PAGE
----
Author Topic: water polarizabilty  (Read 5564 times)

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water polarizabilty
« on: March 18, 2011, 10:32:22 am »
for those who understand technical stuff

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Re: water polarizabilty
« Reply #1 on: March 18, 2011, 15:53:24 pm »
Thanks

gail3logan

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Re: water polarizabilty
« Reply #2 on: May 11, 2011, 13:53:45 pm »
What basically is water polarizability? Can you explain?

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Re: water polarizabilty
« Reply #3 on: May 12, 2011, 11:13:01 am »
polarizability to me basicaly means  what conditions needs to be met to become polarized.

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Re: water polarizabilty
« Reply #4 on: May 25, 2011, 10:22:56 am »
heres sum more useless knowledge i guess lol:
 
The polarizability is also frequency-dependent; we consider here the high-frequency (electronic) value and the low-frequency (static) limit.
The latter includes not only the response of the electrons to an applied field but also a vibrational contribution from the response of the
atoms in the molecule. For the mean electronic polarizability, we adopt the value 1.457(3)×10-30 m3, which Russell and Spackman [12] extracted
from refractive index data. For the vibrational contribution to the total polarizability in the low-frequency limit, we adopt the estimate of
Bishop and Cheung [13], which is 0.037×10-30 m3. The uncertainty in the vibrational contribution is probably on the order of ten percent [13].
For the mean total dipole polarizability (in the static limit), which is the sum of the electronic and vibrational effects, we therefore adopt
a value of 1.494(7)×10-30 m3.

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Re: water polarizabilty
« Reply #5 on: May 25, 2011, 20:31:41 pm »
Well water is a dipole having a north and south.. So its like a needle in a compass.. It can be oriented  based on a field. In Stan's case That field being the voltage.. When stan gives the example of the microwave and how it warms food in one of his videos.. It is because the water molecule oscillates with the electromagnetic waves which in that case happens to be in the micro wavelength range of the spectrum (microwave).. I don't see why the molecules cant react to oscillations of lower spectrum..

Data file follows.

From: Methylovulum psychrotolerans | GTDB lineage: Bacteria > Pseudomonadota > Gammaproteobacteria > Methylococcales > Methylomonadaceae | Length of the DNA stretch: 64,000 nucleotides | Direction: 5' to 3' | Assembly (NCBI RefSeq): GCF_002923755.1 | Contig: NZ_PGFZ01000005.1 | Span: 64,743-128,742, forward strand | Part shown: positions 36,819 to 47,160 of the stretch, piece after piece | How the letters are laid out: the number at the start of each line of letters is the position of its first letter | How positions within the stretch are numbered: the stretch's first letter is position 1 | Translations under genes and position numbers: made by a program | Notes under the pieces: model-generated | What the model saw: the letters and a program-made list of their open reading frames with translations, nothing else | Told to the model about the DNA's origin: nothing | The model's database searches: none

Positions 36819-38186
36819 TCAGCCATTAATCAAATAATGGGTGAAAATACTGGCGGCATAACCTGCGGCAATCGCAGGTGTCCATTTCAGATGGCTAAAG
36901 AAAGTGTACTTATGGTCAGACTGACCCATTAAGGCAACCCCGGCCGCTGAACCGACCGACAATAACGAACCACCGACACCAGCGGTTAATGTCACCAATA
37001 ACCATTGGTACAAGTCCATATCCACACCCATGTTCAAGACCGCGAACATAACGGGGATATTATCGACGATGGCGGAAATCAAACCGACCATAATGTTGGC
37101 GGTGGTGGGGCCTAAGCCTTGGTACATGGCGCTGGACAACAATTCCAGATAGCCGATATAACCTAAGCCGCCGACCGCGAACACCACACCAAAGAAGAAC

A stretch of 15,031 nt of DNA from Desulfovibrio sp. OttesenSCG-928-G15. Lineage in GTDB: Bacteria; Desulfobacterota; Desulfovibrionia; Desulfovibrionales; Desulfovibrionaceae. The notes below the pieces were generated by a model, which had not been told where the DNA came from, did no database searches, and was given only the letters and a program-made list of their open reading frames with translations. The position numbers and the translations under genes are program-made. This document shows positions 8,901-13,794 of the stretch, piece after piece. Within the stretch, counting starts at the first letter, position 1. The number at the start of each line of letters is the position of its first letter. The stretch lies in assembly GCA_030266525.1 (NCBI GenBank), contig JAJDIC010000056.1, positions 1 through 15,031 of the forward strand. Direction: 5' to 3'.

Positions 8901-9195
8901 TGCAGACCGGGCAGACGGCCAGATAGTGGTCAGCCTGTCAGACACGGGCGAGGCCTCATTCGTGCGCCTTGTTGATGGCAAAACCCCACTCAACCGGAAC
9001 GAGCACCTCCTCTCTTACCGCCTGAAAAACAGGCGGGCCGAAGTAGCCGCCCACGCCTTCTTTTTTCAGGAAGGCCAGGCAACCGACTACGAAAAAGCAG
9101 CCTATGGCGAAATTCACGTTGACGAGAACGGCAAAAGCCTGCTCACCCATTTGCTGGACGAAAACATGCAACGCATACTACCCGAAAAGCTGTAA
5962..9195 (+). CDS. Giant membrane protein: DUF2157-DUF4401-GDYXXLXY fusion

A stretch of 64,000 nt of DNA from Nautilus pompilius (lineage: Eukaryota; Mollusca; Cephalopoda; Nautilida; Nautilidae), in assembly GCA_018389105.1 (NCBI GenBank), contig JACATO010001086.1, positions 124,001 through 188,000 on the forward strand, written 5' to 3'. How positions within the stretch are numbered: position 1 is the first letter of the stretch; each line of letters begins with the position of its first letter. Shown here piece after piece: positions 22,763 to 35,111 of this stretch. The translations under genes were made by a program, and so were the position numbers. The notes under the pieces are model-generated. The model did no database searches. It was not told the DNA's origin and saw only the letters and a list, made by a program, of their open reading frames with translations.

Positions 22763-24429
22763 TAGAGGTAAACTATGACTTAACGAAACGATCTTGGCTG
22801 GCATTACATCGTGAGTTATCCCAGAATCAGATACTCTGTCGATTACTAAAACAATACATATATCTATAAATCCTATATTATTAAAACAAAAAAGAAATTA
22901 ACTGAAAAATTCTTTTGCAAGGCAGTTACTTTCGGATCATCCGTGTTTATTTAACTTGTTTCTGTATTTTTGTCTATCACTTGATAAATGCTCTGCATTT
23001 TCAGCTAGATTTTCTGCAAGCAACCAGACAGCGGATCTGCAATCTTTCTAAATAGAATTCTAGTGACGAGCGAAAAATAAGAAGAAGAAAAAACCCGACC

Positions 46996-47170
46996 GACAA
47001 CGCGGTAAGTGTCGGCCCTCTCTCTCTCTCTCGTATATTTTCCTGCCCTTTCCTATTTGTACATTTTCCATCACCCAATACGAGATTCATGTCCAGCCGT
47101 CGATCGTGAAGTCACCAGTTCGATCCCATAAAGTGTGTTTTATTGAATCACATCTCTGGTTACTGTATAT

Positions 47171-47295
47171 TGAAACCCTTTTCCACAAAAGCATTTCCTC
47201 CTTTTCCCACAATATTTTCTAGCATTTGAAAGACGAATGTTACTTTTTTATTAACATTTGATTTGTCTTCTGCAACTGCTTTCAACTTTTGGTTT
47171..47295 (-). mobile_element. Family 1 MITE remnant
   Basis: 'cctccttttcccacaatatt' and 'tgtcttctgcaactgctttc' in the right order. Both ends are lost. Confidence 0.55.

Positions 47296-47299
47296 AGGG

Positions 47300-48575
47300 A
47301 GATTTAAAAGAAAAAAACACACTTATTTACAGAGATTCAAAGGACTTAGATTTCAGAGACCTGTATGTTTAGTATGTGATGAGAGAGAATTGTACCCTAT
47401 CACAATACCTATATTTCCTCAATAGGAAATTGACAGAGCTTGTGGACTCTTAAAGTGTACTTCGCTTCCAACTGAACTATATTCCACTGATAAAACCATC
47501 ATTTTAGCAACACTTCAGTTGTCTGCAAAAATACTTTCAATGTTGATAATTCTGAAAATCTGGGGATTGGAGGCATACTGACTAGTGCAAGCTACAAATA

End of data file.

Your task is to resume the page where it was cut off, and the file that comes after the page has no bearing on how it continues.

Also in Stan's case he is not trying to oscillate the orientation of the molecules he was aligning them in one direction and stretching them.. The voltage field would lock them into a one way orientation.. as they stretched the hydrogen's would become further and further away from the oxygen until it reaches a threshold at which the oxygen would eject the hydrogen's electrons toward the Hydrogen's (opposite direction of positive plate)

this is what i have come to conclude based on my understanding

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Re: water polarizabilty
« Reply #6 on: May 26, 2011, 10:44:13 am »
Im thinking the voltage field, with a tuned amplitude could restrain the motion or the frequency of the electrons of course but there is still and allways will  be motion or an oscilliation, with maybe in Stans case limited to the amplitude of the applied  tuned field.That applied field may have an effect similar to that of an applied magnetic field as to the electrons.A  tuned magnetic field can align the protons in the same dirrection or behave as in a resonance condition wich then are acceptable to abosrb energy.But when the magnectic field is released and protons align to an equilibrium state they emit energy.I think under an applied Voltage field the electrons behave as the protons do under a magnetic field and align themselves in the same dirrection wich are then acceptable to absorb energy.Under the stress of the voltage field the electrons motion may become lower in frequency and acceptable to absorb enuff energy to detach themselves looking for a host atom to attatch themsleves to become a more stable atom or molecule, because of the higher energy state from the absorbed energy under a resonance condition.To be polarized it seems may be a resonance condition as I see it. But this is just a thawt for me ...  havent got to play yet.

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Re: water polarizabilty
« Reply #7 on: May 27, 2011, 16:08:03 pm »
The way I have come to look at it is ..
When 2 Hydrogen's and 1 Oxygen form the molecular covalent bond known as water.. Their is a change in domain for 2 electrons.. When i say domain I'm speaking of orbital domain (what the electron is orbiting)
They go from orbiting Hydrogen's to orbiting the Oxygen

This shift in orbital domain is a shift in electric field.. 

When them 2 electrons go into orbit with the Oxygen, the Oxygen goes from a 0 electrical charge to a -2 (From having 8 protons and 8 electrons, to having 8 protons and 10 electrons)..
The Hydrogen's go from a 0 electrical charge into a +1

This being said picture the oxygen atom as a -2 particle and the the Hydrogen's as positive 1. And think of the fact that charged particles can be physically influenced by a voltage.. I don't think we need to worry to much about orbital electrons and their oscillations (cycles around the nucleus) when it comes to breaking apart the water molecule..  We simply need to stretch the Hydrogen's away from the Oxygen.. As the Hydrogen's move away they will be pulling on the electrons still which will help elongate the orbit i would think..